During the interview, Santos sang Nicki Minaj lyrics and confessed to not knowing who James Baldwin and Harvey Milk were. The politician also expressed serious uncertainty about his familiarity with trans activist Marsha P Johnson. That being said, Santos did take the time to express his admiration for Rosa Parks, which naturally led to Ziwe humorously asking, “How else are you like Rosa Parks?”

@theindy100

Disgraced US politician George Santos found time to spit Nicki Minaj verses in a recent interview. #georgesantos #US #politics #nickiminaj #nicki #republican #fyp

♬ original sound - Indy100

The interview undeniably marked a notable moment for Ziwe. It became the first video posted on her YouTube account in three years and, more significantly, the first since the cancellation of the television version of her show by Showtime at the end of 2022. As of now, the interview has already garnered over 1.8 million views since its release.

The host explained: “I like awkwardness. I like tension. I’ve gone through several white institutions as sort of another, so I am constantly having conversations where I’m the person who’s uncomfortable and the people I’m talking to are none the wiser.”

@ziwe

i asked deuxmoi about how many black friends they have #fyp #deuxmoi #ziwe

♬ original sound - ziwe
@ziwe32

i asked alyssa milano how many black friends does she have- fyp ziwe comedy

♬ original sound - ziwe

Ziwe doesn’t stop at mere conversation, she’s a woman of action, urging viewers to open their wallets for causes such as Black Trans Femmes in the Arts (BTFA). Her mantra? If you enjoy the banter about race, flex your economic power to support Black people.

As articulated by Ziwe in an interview with Vanity Fair in 2020: “The point of this is to have productive conversations about race, but we can’t stop there. It’s also about opening your wallet. If you enjoy these conversations about race, then use your economic power to support Black people. If you haven’t pulled anybody up, what’s the point? I just want to help people. It makes me feel good to help people. It’s actually kind of selfish.”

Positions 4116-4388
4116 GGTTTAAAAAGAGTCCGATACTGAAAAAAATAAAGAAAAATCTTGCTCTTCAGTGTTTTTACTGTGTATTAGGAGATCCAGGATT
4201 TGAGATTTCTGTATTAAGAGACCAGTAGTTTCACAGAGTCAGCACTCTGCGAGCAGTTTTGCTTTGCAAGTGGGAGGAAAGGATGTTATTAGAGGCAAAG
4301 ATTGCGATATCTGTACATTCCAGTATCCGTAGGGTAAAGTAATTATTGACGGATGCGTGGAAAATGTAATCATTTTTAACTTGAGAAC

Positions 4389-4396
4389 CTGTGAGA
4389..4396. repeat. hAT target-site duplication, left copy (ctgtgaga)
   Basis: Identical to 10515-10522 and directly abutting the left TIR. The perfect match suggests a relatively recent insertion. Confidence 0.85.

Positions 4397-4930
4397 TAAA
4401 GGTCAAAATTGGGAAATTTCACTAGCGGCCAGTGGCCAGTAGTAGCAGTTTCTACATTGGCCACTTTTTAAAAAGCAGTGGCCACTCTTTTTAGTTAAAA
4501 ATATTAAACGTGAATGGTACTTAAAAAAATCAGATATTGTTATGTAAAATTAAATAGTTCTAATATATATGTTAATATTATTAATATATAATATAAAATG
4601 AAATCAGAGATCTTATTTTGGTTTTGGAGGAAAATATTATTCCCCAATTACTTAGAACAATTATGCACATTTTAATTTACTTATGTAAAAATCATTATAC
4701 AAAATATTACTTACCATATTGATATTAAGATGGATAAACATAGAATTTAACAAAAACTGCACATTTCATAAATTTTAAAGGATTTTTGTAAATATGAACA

Is Ziwe married?

Now, while I wouldn’t usually subject someone as brilliant as Ziwe to such a trivial question, I am curious. The host is incredibly private about her personal life and it begs the question: is there a special someone in her life? Well, it’s a relatively easy answer: no one knows. Like a lot of women in the industry, Ziwe is making sure the public focus on the questions she has to ask, as opposed to the identity of whoever she’s going on dates with.

Ziwe Fumudoh stands as a bold and unapologetic trailblazer, turning chaos into comedy gold and facilitating vital conversations about race, all with a generous sprinkle of wit and sarcasm. Not sure about you, but I can’t wait to see who her next victim will be.

Keep On Reading

By Charlie Sawyer

Emily Ratajkowski’s dating history isn’t our business, despite what Harry Styles’ fans might think

By Monica Athnasious

‘Nepotism babies’: 15 celebrities you probably didn’t know have famous parents

By Charlie Sawyer

Who is Bobbi Althoff and why did she delete her viral podcast interview with Drake?

By Fatou Ferraro Mboup

The internet is convinced that Kate Middleton just had a BBL

By Fatou Ferraro Mboup

Teenage boy arrested after creating graphic deepfake AI images of over 50 female students 

By Jack Ramage

Findom explained: Understanding financial domination in relationships

By Abby Amoakuh

Here is what really happened between Julia Roberts and Travis Kelce at the Eras Tour in Dublin

By Fatou Ferraro Mboup

Where is P Diddy? His private jet’s tracking suggests he’s fled the US

By Charlie Sawyer

Girl who charges $70 to test people’s boyfriends’ loyalty reveals 90% usually fail

By Fatou Ferraro Mboup

Why was Melania Trump not at the Manhattan courthouse with her husband?

By Abby Amoakuh

Influencers are pranking their loved ones by claiming ExxonMobil has invited them on an oil rig brand trip

By Fleurine Tideman

We’re not ready for TikToker Caroline Lusk, or women in general, to call themselves pretty

By Charlie Sawyer

Nigel Farage says Andrew Tate is an important voice for emasculated young boys

By Charlie Sawyer

Doritos faces boycott over new trans brand ambassador’s alleged tweet about 12-year-old

By Alma Fabiani

King Charles III diagnosed with cancer, Buckingham Palace confirms

By Charlie Sawyer

JoJo Siwa roasted for cringe TikTok where she thinks she’s singing in German

By Abby Amoakuh

Ballerina, beauty queen and Mormon: Who is Ballerina Farm owner, Hannah Neeleman?

By Abby Amoakuh

Martin Freeman opens up about Miller’s Girl as Jenna Ortega responds to another controversial sex scene

By Jack Ramage

What is a gymcel? And why is the term problematic?

By Charlie Sawyer

Kim Kardashian faces backlash for shocking two word response to Palestine protester